Written by Tad Asbury, Executive Director of the Marriott Foundation for People with Disabilities.  Originally posted on the Johnson Scholarship Foundation’s blog “Giving Matters” on October 23, 2017.


Beyond the first job…

Every fall, during the months of October and November, Bridges from School to Work (Bridges) programs across the country hold celebratory events timed to coincide with Disability Employment Awareness Month. Hosted by Richard Marriott, these celebrations recognize youth with disabilities and the employers who hire them. Describing the Bridges program, which is a 25‐year‐old initiative of the Marriott Foundation for People with Disabilities, is not as easy as you might think. So that people can more easily understand it, we distill our description into something like: “Bridges helps kids with disabilities get their first jobs.” Most respond with a nod, with a smile, and with something like “Wow, that’s great!”

But this year, a recurring theme has emerged that runs counter to “We help kids with disabilities get their first jobs.” In all of our Bridges cities, the young adults we recognize receive a Youth Achievement Award from Richard Marriott, chairman of Host Hotels & Resorts and the Marriott Foundation for People with Disabilities. But in many cases these young people didn’t get only a first job through Bridges; they got a second, and in some cases, a third job through Bridges. This is because Bridges works with these kids for one year, sometimes longer, helping them climb the first few steps of a career ladder. We believe these first few steps set them on a path to independence and lifelong employment.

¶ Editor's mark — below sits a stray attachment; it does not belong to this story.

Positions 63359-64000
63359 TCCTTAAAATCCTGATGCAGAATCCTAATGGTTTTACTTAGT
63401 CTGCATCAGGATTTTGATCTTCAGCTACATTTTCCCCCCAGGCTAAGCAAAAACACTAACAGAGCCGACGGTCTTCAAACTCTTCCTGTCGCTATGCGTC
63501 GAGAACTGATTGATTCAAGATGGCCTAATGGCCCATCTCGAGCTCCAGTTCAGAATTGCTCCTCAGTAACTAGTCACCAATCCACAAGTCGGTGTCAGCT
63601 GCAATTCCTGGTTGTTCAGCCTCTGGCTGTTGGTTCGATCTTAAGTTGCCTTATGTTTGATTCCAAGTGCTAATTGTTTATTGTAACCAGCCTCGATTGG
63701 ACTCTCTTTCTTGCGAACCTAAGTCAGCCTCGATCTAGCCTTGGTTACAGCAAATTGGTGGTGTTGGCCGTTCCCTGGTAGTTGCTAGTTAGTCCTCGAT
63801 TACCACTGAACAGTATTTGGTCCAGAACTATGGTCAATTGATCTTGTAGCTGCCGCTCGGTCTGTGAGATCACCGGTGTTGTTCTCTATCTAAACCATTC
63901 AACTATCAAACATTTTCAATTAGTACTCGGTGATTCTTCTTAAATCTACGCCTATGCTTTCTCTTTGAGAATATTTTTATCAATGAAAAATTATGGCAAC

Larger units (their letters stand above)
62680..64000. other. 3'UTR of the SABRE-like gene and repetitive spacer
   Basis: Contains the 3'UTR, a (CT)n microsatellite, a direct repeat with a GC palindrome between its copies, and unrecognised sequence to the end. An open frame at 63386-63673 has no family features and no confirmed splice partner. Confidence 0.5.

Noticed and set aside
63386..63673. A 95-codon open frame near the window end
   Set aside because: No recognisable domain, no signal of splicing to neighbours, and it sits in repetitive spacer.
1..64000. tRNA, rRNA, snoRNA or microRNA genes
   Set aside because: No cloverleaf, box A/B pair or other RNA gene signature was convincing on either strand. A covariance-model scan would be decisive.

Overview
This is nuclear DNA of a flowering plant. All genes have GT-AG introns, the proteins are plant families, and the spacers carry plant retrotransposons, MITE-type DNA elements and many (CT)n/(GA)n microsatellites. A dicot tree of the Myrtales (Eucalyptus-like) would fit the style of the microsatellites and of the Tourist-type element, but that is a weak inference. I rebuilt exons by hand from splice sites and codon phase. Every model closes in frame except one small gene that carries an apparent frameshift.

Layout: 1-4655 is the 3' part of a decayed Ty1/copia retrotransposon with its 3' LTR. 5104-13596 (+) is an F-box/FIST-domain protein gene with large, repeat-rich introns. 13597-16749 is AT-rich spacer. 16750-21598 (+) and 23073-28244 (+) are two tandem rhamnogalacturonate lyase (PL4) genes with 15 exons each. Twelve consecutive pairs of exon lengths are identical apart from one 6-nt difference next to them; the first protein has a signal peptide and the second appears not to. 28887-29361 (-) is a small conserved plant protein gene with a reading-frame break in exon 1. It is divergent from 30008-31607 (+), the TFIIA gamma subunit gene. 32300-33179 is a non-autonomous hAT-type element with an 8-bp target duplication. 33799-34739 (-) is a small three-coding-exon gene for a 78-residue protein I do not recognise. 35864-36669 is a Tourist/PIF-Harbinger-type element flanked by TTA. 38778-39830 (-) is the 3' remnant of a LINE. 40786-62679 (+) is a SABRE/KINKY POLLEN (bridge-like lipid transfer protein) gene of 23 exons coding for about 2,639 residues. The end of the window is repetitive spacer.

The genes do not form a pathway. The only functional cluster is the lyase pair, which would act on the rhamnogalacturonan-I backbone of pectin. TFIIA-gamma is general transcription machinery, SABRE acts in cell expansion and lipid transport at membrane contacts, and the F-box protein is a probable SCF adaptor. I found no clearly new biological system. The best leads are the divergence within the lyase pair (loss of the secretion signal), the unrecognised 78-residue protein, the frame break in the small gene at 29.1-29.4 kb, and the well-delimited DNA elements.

Take for example a young lady named Jamethia in Dallas, whose first Bridges job was as a steward at a Fairmont Hotel, where she worked for one year until the distance became unmanageable. Her second Bridges job, also a steward, this time much closer to home, came at the Dallas W Hotel. But all along Jamethia knew that she wanted stewarding to lead her on a culinary career path. So with that goal in sight, she continued to work, but she juggled her W Hotel job with culinary school, a plan that seems to be paying off. Jamethia, who has been employed continuously for more than two years, is now on her third Bridges job, working for the last nine months in the pastry kitchen at the 1000‐room Dallas Omni Hotel. As she has progressed through each job, Jamethia needed less support and guidance. For her Omni job, she completed the application on her own while asking her Bridges mentor questions over the phone.

We at Bridges aren’t the only ones who’ve witnessed Jamethia’s transformation. Her employer has also seen her grow and develop, as evidenced by what Jamethia’s supervisor, Pastry Chef Kristina Kent, had to say about her: “I absolutely adore Jamethia! She always has a fantastic attitude and is really working hard to learn as much as she can! I am really proud of her, seeing how far she has come in the time she has been with us.”

Clearly, Bridges benefits not only young adults, but also the employers who hire them, as in the case of the Dallas Omni Hotel, which counts this ambitious young lady among its valuable employees. With more than two decades of serving over 21,000 young people, Bridges has perfected a magic formula: Committed, compassionate, quality mentors who match young people with real jobs in businesses that offer advancement opportunities. So, as we celebrate Disability Employment Awareness Month, we at Bridges reflect on the many young adults like Jamethia served each year in the cities of Dallas, Atlanta, Baltimore, Philadelphia, Chicago, Los Angeles, San Francisco, Oakland, and metro‐Washington, DC. Among these Bridges cities, Jamethia is one of many examples of the power of a job in transforming the lives of young people with disabilities.

Allen Brown
Managing Director, Bridges Operations
Marriott Foundation for People with Disabilities, Inc.